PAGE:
Chad and Kim Gifford of Minot brought their three children to the festival for the very first time Saturday. Christian, 13, Camden, 11, and Keely, 8, arrived with their parents shortly after noon and spent the entire afternoon taking in the sights, sounds and smells.
The had English high tea and enjoyed not just the food and drink, but the entire ambiance.
"It was good tea and we had a whole experience," Chad Gifford said. "I got to wear a top hat, and Keely got to wear a fancy, pink hat."
They also watched Saturday's afternoon entertainer, Grace Notes, perform, and that was only the beginning of their adventure.
"We checked out the arts and crafts, and we are currently on our way to the Elizabus," Kim Gifford said.
At that point in the day, Christian and Keely both enjoyed watching Grace Notes perform the most, while Camden loved a handmade, wooden top he got from the English market.
Chad and Kim Gifford had talked about possibly going to the festival throughout the week, but finally made the decision to just do it Saturday morning.
"The weather was great, which helped a lot," Chad Gifford said.
"It was something to do and got the kids out of the house after having the whole week off. And it wasn't too far to come," Kim Gifford added.
"A fun, family adventure," Chad Gifford concluded.
While Kelsey Roehrich had been to the festival once before, this was her first time there as a vendor. Roehrich runs Lucy's Designs out of Bismarck and made the trip to Garrison to get some of that small-town atmosphere.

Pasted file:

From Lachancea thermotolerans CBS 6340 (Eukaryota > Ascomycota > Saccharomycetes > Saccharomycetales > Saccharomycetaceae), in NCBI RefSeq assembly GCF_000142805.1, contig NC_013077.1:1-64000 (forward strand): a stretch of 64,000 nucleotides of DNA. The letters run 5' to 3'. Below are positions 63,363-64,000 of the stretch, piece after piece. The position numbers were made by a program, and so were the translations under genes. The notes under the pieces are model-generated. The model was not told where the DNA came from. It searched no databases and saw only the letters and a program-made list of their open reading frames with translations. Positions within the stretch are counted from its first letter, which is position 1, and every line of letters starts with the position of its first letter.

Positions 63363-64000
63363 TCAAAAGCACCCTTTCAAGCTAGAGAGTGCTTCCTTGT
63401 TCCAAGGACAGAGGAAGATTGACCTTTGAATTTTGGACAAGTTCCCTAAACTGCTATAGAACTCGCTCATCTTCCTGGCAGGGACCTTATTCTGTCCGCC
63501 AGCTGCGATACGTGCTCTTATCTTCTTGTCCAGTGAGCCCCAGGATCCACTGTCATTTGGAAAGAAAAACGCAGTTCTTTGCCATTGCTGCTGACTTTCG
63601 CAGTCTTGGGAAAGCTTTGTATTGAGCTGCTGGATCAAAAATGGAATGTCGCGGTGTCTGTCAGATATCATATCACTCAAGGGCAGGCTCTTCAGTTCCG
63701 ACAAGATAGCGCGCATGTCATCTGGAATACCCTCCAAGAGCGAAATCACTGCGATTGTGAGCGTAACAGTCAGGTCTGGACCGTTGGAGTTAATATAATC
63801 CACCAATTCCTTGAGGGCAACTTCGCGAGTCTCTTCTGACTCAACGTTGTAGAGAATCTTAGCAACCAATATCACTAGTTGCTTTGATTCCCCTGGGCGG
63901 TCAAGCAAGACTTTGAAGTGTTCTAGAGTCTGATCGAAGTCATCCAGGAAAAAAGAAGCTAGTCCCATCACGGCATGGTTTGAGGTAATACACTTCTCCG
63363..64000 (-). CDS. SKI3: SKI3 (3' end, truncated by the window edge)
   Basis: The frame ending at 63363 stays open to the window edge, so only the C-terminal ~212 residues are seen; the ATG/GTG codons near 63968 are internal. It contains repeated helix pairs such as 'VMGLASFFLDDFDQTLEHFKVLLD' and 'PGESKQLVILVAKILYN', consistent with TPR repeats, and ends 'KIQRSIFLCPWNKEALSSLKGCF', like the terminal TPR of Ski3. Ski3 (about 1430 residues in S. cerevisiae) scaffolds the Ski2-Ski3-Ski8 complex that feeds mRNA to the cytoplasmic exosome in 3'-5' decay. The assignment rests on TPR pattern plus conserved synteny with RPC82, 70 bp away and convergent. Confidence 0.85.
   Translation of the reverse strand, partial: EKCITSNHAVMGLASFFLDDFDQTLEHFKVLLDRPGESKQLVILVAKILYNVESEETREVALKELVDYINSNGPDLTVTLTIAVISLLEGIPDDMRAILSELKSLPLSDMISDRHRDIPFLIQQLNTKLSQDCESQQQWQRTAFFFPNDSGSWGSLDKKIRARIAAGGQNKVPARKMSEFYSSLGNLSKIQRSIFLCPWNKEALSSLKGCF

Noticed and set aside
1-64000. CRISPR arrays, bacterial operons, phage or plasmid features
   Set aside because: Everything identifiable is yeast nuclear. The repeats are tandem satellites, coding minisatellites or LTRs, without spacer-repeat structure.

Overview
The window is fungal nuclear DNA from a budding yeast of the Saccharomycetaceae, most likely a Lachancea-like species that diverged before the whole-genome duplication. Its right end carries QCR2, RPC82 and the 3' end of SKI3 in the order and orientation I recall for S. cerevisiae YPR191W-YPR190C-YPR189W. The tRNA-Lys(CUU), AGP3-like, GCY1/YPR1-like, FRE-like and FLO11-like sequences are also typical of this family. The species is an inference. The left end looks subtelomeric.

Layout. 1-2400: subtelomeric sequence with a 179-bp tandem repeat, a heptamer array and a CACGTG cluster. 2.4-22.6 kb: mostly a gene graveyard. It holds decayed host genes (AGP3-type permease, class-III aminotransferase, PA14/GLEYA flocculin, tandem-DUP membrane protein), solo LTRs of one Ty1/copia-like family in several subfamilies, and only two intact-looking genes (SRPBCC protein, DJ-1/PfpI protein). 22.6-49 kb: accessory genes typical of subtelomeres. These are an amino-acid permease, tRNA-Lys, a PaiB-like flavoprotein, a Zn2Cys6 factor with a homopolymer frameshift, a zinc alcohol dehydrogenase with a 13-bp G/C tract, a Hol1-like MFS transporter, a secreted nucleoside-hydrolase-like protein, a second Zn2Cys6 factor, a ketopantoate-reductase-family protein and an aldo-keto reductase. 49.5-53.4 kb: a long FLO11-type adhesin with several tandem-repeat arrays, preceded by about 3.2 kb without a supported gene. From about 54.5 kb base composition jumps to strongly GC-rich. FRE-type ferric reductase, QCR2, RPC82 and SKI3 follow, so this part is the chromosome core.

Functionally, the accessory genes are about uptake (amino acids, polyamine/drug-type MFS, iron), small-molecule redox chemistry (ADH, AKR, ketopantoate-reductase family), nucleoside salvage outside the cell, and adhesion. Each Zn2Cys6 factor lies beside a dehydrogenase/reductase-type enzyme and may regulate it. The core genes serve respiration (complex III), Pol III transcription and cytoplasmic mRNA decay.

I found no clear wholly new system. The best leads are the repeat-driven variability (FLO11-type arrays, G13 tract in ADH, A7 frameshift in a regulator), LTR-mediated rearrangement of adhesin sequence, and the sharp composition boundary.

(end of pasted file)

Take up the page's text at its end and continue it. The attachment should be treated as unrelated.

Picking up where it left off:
"This is my second time here visiting, and it's just kind of a good starting point, I feel," Roehrich said. "A small town, you get a lot of business, you see a lot of faces, and it's just a nice, warm, welcoming place. Everyone's friendly."
Roehrich's booth had an eclectic mix of items, from dog toys and monogram letters to gift bags and holiday decorations.
"I like to dabble in everything so we have a few things for your dogs. We have mainly a lot of decor and gifts," Roehrich said. "And then, of course, some goodies and treats."
Roehrich appreciates the investment and dedication Garrison's residents put into the festival and said she will definitely be back in the coming years.
"I think it's a good experience," Roehrich said. "Everyone's friendly. You walk around, it's just a small-town atmosphere."
Kate Larson was just beginning to open up her baked potato food booth, which benefits the Titans American Legion baseball team. She said the food booth has been at the festival for all 20 years and was originally started by Pastor Dick Hendrickson of St. Paul Lutheran Church to benefit the baseball team.
"This has always been sold for Titans baseball. This is one of our fundraisers for baseball," Larson said. "This booth has been here 20 years."
Larson said John and Sandy Crawford then ran the booth for many years, and she's simply doing her part by running it this year.
"We've just kind of tried to start helping Sandy and John out. They've got a huge commitment to baseball," Larson said. "And now it's my turn because my son Sam is playing."
Larson said she enjoys seeing many of the same people and families come back to the festival year after year, which makes the whole experience extremely fun for her.
Alexander Ermer, 13, who is looking forward to playing for the Titans himself in the future, said he is still shocked and amazed at just how many out-of-state license plates he sees in Garrison this time of year, including from Florida and Alaska.
"I just love how we're out in the middle of nowhere out in North Dakota and ... it's just amazing how people from all over the country come to Garrison for this one little thing," Ermer said.